1. The hydraulic fracturing industry only exists because the Halliburton Loophole in the National Energy Act of 2005 gave exemptions from seven federal environmental protection and worker safety standards. It may be legal, but it is wrong to suspend environmental and worker protections to promote the profitable extraction of a fossil resource for the economic benefit of corporations. Using petrochemical liquids from fracking to add to the single-use plastic burden of the Earth is another highly unethical consequence of this industry.

 

  1. Environmental justice issues arise from exposures to people who live in proximity to pollution sources such as steel mills fracking operations, coal fired power plants and petrochemical facilities. The areas around such sources are considered “sacrifice zones” where people cannot afford to leave and are subject to pollution for generations. (See the lengthy literature on Baton Rouge cancer alley, for example)

 

  1. Inter -generational justice issues arise as the fracking process extends the use of fossil fuels and infrastructure for its extraction, processing and use for another thirty years. Global warming from increasing greenhouse gas emissions is an existential threat to all life on Earth as we know it. This is a step in the wrong direction.

 

Finally, policies for a just transition for heavy industry need to be developed. As the whole industrial supply chain moves to a more circular system based on sustainable practices for resource management, the fate of existing workers and the human and social needs in the transition must receive focused attention. Economics alone in a market heavily skewed by embedded fossil industry subsidies will not drive a just and equitable transition to a sustainable future. People demanding accountability for policies that suspend the rules to the advantage of certain industries at the expense of public health and worker well-being can make a difference in the outcome.  Communities demanding full disclosure and hearings before permits are issued can make a difference in seeing that environmental and health standards are preserved. Community meetings to placate “unduly concerned” citizens after deals are struck in the back room have no place in a true representative democracy.

 

If our elected officials do not stand for the health and well-being of the community, we who care must stand up and be heard.  The Allegheny County Health Department must be petitioned to enforce air emission standards of existing sources, without exception. If the government no longer protects the people, we must protect ourselves.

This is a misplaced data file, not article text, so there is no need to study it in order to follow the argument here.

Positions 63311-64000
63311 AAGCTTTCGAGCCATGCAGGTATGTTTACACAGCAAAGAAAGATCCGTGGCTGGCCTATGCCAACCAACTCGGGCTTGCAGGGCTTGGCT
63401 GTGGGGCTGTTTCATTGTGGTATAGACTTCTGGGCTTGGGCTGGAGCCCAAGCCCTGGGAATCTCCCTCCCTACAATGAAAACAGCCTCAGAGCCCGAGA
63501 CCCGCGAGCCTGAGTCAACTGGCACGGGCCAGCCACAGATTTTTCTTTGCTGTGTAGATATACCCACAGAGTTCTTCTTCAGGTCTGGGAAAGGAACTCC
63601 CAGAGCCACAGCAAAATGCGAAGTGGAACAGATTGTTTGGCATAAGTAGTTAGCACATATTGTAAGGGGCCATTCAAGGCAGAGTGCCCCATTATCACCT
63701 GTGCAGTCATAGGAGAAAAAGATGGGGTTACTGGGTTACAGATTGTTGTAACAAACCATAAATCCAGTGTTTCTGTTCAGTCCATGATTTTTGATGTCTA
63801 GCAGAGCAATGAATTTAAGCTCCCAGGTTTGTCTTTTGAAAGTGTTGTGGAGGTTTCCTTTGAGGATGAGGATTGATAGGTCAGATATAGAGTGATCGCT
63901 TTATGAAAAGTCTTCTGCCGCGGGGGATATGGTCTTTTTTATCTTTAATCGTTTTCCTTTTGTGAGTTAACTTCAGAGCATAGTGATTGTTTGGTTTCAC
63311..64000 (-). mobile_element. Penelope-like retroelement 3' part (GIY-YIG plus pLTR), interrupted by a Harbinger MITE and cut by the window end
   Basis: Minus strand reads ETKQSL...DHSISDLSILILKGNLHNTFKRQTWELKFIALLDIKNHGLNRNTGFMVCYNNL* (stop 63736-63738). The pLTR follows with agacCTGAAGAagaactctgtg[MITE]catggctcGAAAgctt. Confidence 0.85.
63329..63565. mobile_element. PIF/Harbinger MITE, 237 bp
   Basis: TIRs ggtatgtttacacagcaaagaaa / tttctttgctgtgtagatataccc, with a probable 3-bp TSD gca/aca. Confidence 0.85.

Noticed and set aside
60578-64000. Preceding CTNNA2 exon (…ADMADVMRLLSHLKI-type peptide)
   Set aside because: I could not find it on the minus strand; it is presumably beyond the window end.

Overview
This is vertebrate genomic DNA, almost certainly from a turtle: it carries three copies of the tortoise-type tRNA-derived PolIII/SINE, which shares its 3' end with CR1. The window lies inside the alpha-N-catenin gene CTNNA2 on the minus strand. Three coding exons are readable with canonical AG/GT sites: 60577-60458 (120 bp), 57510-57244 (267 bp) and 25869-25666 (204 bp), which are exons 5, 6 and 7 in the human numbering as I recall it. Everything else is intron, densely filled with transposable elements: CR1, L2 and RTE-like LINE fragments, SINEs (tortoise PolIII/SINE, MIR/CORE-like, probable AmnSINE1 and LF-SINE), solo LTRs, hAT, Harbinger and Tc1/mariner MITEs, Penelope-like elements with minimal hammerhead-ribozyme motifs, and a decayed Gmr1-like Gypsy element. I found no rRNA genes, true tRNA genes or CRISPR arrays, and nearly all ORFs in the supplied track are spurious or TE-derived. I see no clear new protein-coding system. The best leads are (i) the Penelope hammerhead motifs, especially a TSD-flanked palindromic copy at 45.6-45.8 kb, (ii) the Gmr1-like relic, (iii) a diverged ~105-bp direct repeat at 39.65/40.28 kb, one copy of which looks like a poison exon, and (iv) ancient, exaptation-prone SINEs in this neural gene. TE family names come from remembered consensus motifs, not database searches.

~~~~

 

 

References and Resources

[1] Rachel L. Carson. Silent Spring. 1962. Houghton Mifflin Co. Boston.  p.277

[2]  Energy Information Administration. Energy Today “Hydraulically fractured wells provide two-thirds of U.S. natural gas production” May 5, 2016. https://www.eia.gov/todayinenergy/detail.php?id=26112  Accessed January 3, 2018.

[3] Shelly Goldberg. “Natural gas exports can solve U.S. energy glut.” Bloomberg Business News. May 2017.   https://www.bloomberg.com/view/articles/2017-05-05/natural-gas-exports-can-solve-u-s-energy-glut Accessed January 3, 2018.  See EIA article on planned pipelines here https://www.eia.gov/todayinenergy/detail.php?id=28872

[4] U.S. Environmental Protection Agency. Hydraulic Fracturing for Oil and Gas: Impacts from the Hydraulic Fracturing Water Cycle on Drinking Water Resources in the United States (Final Report) December 2016. EPA-600-R-16-236ES. December 2016. https://cfpub.epa.gov/ncea/hfstudy/recordisplay.cfm?deid=332990  Accessed January 3, 2018.

[5] Patricia M. DeMarco. “Wrong Way- A Call for A New American Dream.” Blog post January 8, 2017. On subject of plastics pollution and production from fracking.  See citations and references for primary resources. https://patriciademarco.com/2017/01/08/wrong-way-a-call-for-a-new-american-dream/

[6] Don Hopey. “Company planning to drill for gas at Edgar Thomson mill.” Pittsburgh Post-Gazette. December 27, 2017.     http://www.post-gazette.com/powersource/companies/2017/12/27/Merrion-Oil-Gas-planning-drill-gas-US-Steels-Edgar-Thomson-mill-Braddock-Pittsburgh/stories/201712270142

[7] Patricia DeMarco. “Fracking Health Effects and Worker Safety.” Battle of Homestead Foundation presentation. August 25, 2016. (See citations for primary sources.)  https://patriciademarco.com/fracking-health-effects-worker-safety

[8] Reid Frazier. “U.S.Steel agrees to allow fracking at Edgar Thomson Mill.” NPR State Impact. December 27, 2017.   https://stateimpact.npr.org/pennsylvania/2017/12/27/us-steel-agrees-to-allow-fracking-at-steel-mill/ Accessed January 2, 2018.

[9] National Climate Assessment. http://www.noaa.gov/media-release/arctic-saw-2nd-warmest-year-smallest-winter-sea-ice-coverage-on-record-in-2017Nature. http://nca2014.globalchange.gov/highlights/overview/overview#intro-section-2

[10] Don Hopey. “Company planning to drill for gas at Edgar Thomson mill.” Pittsburgh Post-Gazette. December 27, 2017.     http://www.post-gazette.com/powersource/companies/2017/12/27/Merrion-Oil-Gas-planning-drill-gas-US-Steels-Edgar-Thomson-mill-Braddock-Pittsburgh/stories/201712270142